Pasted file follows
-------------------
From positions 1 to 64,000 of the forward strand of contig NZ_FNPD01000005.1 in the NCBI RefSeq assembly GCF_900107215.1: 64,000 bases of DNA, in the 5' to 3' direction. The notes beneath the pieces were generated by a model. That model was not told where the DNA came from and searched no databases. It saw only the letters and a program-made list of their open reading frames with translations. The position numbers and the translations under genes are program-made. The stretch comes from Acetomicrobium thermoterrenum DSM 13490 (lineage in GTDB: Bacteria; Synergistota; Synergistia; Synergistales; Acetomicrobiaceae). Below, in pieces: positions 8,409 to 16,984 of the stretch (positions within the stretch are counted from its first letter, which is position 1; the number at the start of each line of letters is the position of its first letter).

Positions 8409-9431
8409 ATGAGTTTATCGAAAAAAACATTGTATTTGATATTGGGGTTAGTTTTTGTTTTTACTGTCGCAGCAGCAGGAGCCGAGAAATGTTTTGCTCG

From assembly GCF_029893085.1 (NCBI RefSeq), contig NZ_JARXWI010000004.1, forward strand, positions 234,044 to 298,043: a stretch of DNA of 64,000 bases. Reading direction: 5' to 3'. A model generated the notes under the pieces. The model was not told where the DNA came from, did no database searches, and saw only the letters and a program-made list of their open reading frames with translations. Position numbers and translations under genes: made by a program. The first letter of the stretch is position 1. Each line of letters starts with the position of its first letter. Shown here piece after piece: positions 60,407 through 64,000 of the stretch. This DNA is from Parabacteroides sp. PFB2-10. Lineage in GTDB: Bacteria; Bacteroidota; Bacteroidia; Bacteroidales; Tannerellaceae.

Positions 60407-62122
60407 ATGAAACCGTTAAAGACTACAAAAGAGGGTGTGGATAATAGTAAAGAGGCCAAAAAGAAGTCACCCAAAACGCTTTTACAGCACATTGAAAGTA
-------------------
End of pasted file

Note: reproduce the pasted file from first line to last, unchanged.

From positions 1 to 64,000 of the forward strand of contig NZ_FNPD01000005.1 in the NCBI RefSeq assembly GCF_900107215.1: 64,000 bases of DNA, in the 5' to 3' direction. The notes beneath the pieces were generated by a model. That model was not told where the DNA came from and searched no databases. It saw only the letters and a program-made list of their open reading frames with translations. The position numbers and the translations under genes are program-made. The stretch comes from Acetomicrobium thermoterrenum DSM 13490 (lineage in GTDB: Bacteria; Synergistota; Synergistia; Synergistales; Acetomicrobiaceae). Below, in pieces: positions 8,409 to 16,984 of the stretch (positions within the stretch are counted from its first letter, which is position 1; the number at the start of each line of letters is the position of its first letter).

Positions 8409-9431
8409 ATGAGTTTATCGAAAAAAACATTGTATTTGATATTGGGGTTAGTTTTTGTTTTTACTGTCGCAGCAGCAGGAGCCGAGAAATGTTTTGCTCG

From assembly GCF_029893085.1 (NCBI RefSeq), contig NZ_JARXWI010000004.1, forward strand, positions 234,044 to 298,043: a stretch of DNA of 64,000 bases. Reading direction: 5' to 3'. A model generated the notes under the pieces. The model was not told where the DNA came from, did no database searches, and saw only the letters and a program-made list of their open reading frames with translations. Position numbers and translations under genes: made by a program. The first letter of the stretch is position 1. Each line of letters starts with the position of its first letter. Shown here piece after piece: positions 60,407 through 64,000 of the stretch. This DNA is from Parabacteroides sp. PFB2-10. Lineage in GTDB: Bacteria; Bacteroidota; Bacteroidia; Bacteroidales; Tannerellaceae.

Positions 60407-62122
60407 ATGAAACCGTTAAAGACTACAAAAGAGGGTGTGGATAATAGTAAAGAGGCCAAAAAGAAGTCACCCAAAACGCTTTTACAGCACATTGAAAGTA